After years as a practitioner in governance, risk, and compliance (GRC), I have come to believe that the biggest obstacle to safe and reliable performance of business processes is the internal-control paradigm. In my experience, most internal controls in business systems fail to address the root cause of failure. They have a life and purpose of their own. And if the role of the CFO is to drive reliable financial processes, it is clear that CFOs need to lead the transformation of the control paradigm.
The internal-control paradigm in the age of digitalization
The embodiment of the internal-control paradigm is Sarbanes-Oxley and the accompanying audit standards. Highly simplified, the thinking goes like this: Put fire extinguishers everywhere a fire could break out. More and bigger extinguishers are always better. Count them frequently and test them often. Report missing or faulty extinguishers. Require auditors to conclude and opine on whether there are sufficient working fire extinguishers. Don’t be deterred by the resources siphoned off by this effort.
This effort is not really risk management. The only risk being managed is the risk of faulty or absent fire extinguishers. (Tautology abounds in the control paradigm.)
But the next time you are in a large gathering in a public building, look around for fire extinguishers. You may notice automatic sprinklers, but you probably won’t see many fire extinguishers. You will not see many trash cans where fires can start, but you will see “No Smoking” signs. That’s because fires are prevented only by removing sources of ignition and flammable materials. Extinguishers do not prevent fires. Nor do most controls prevent process failure. In short, highly visible and pervasive controls should make you worry. They are signs of unresolved root causes of failure. Imagine boarding a plane and being handed a parachute.
Disconnect between controls and business objectives
In my career in governance, risk, and compliance, I have spent years as a chief audit executive, as a chief risk and compliance officer, in a consulting role, helping develop and sell software, and serving on boards.
During that time, I’ve witnessed too many practitioners who are unable to articulate either a risk or a business objective related to a control. In implementing software that documents and assesses controls in a business system, no attempt is made to assess process performance either before or after controls are in place. I’ve seen internal auditors in developing their “audit universe” consider a number of factors, but totally ignore business performance as a variable driving the allocation of audit resources. We have seen audit reports concluding that controls are effective, and yet the business is going broke.
Control effectiveness ← → Process reliability
But the unintended consequences are serious. It is not uncommon in many companies to spend days getting a procurement authorized and the vendor paid. Order-to-cash processes are hindered by unnecessary controls, thus impeding progress. Critical business information arrives too late for decision-makers. Yet by contrast, fraud prevention technology in use today detects and blocks fraudulent credit card transactions even before the purchase is authorized.
We are accustomed to boarding airplanes and safely flying long distances. Whatever discomforts exist in air travel these days, flying is undeniably safe. Aviation safety is achieved not with the “fire extinguisher” approach. Instead, the focus is on identifying and monitoring everything that could cause failure. Safety performance and process reliability are the goals, not control effectiveness.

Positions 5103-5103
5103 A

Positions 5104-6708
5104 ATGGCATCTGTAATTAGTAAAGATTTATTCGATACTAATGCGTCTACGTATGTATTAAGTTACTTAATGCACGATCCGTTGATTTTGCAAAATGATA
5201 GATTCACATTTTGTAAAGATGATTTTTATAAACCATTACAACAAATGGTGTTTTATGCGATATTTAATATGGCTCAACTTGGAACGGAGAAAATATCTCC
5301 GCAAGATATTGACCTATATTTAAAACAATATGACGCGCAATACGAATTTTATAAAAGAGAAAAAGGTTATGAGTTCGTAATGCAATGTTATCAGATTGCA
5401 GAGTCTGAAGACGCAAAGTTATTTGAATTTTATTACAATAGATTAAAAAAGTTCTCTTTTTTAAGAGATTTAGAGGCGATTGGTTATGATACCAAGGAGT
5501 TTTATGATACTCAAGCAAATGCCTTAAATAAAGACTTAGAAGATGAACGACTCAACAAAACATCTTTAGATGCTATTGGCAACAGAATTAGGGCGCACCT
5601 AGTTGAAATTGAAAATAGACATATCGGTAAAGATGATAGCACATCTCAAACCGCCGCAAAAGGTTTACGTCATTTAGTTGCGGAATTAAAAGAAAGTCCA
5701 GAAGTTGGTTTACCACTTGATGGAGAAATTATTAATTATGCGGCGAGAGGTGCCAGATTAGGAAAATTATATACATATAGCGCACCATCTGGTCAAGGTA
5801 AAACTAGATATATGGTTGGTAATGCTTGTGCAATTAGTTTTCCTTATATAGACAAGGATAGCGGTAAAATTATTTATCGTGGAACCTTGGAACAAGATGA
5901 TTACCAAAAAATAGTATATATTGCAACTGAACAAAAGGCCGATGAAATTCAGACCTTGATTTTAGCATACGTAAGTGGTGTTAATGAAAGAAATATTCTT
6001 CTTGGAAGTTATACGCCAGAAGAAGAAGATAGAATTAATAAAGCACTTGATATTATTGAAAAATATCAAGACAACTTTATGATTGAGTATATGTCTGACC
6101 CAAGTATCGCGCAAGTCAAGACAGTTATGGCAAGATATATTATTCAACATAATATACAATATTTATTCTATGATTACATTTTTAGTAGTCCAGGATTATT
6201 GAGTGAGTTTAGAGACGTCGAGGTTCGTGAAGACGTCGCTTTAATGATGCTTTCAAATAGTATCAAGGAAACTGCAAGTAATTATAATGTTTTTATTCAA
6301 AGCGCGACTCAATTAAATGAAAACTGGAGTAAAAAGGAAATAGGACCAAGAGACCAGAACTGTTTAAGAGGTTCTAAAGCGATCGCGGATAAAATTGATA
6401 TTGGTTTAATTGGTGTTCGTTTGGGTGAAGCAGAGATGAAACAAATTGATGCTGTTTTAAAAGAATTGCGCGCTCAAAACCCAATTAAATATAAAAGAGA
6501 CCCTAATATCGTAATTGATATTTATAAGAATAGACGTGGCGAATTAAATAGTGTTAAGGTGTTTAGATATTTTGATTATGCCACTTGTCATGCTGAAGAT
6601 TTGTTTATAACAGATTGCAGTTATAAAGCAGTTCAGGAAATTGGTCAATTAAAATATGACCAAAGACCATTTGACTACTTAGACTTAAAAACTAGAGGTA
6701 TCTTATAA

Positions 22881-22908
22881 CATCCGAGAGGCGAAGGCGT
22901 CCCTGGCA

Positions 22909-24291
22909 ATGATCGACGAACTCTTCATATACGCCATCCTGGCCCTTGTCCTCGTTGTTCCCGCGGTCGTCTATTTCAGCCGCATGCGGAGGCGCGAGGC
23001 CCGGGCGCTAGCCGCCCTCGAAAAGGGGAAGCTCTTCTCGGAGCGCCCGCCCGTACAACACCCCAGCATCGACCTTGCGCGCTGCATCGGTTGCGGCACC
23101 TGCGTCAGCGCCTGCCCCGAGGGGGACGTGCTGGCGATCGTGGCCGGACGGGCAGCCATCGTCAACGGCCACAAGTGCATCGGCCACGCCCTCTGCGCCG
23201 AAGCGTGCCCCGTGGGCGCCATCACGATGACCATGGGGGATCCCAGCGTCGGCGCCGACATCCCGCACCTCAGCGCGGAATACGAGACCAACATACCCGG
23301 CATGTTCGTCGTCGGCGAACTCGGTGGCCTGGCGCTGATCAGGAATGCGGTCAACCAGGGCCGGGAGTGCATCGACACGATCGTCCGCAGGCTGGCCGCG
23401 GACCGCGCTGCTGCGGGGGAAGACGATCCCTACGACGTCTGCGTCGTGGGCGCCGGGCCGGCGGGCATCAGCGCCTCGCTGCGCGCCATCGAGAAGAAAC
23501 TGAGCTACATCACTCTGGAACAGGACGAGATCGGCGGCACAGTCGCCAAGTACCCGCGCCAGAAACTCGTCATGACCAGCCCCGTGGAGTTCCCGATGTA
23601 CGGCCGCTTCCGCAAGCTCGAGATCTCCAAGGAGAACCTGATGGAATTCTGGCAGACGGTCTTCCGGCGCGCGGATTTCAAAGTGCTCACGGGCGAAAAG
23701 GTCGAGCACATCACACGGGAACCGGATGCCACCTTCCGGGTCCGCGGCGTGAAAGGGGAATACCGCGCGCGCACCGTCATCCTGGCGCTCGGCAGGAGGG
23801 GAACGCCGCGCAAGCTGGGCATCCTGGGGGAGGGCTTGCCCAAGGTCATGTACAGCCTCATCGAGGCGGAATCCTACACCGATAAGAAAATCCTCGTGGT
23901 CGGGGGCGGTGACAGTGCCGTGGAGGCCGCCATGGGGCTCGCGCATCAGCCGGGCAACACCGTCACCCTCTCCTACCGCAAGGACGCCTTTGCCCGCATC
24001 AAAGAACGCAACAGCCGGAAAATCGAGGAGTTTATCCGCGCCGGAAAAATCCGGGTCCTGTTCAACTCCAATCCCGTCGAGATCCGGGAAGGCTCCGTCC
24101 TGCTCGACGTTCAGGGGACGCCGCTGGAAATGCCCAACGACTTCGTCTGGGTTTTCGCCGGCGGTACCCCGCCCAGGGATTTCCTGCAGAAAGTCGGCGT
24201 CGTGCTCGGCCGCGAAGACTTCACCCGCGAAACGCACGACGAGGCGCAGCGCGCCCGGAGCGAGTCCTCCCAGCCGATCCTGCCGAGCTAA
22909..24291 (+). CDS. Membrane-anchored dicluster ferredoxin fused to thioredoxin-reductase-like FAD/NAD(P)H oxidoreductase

People: the essential element of process reliability
A major flaw of the internal control paradigm is the implicit belief that employees are inherently risky. (Think multiple approvals, segregation of duties, etc.) It is true that in every field of human endeavor I have seen for which statistics are kept, human error accounts for 50% to 60% of risk events. The aviation industry has dramatically reduced aviation accidents over the last decades, despite larger aircraft, more passengers, and more air traffic to more destinations. Yet the incidence of human error as the root cause of failure remains at about 50%.
The lesson to me is that it’s not possible to reduce errors in any system without properly engaging people. Pilots I have spoken with attribute the dramatic continuous reduction in aviation incidents to training. Clarity of purpose, high skill levels, clear accountability, and monitoring are the key.
It’s essential that compliance and control be embedded in people, not in systems. Digitalization should enable employees to achieve objectives and process reliability. Treat people like humans and cultivate intelligent, capable, motivated employees.
Lessons for the CFO
- Invest in digitalization combined with artificial intelligence: that is key, as well as machine learning, the Internet of Things, and predictive tools. Analyze patterns and behaviors, not transactions, to detect anomalies and thereby speed up processing and achieve reliability.
- Set quantifiable performance targets for all key financial processes. Develop metrics to track errors, loss events, and on-time performance, and track them with a real-time contextual display.
- Balance your investment in technology with an investment in developing your people.
- Insist that your control practitioners provide detailed root cause analysis of any control deemed ineffective. Solve the problem, not the symptom.
I am very interested in your response to this blog. I plan to follow up with three or four more to expand on my observations and conclusions. I do have ideas and suggestions to share. I’d welcome yours.
I will be at the IIA/ISACA Governance Risk and Control Conference August 13-15 in Nashville. Please join me and my colleagues Stephanie Gruner, Anne Marie Colombo, and James Chiu at booth 317.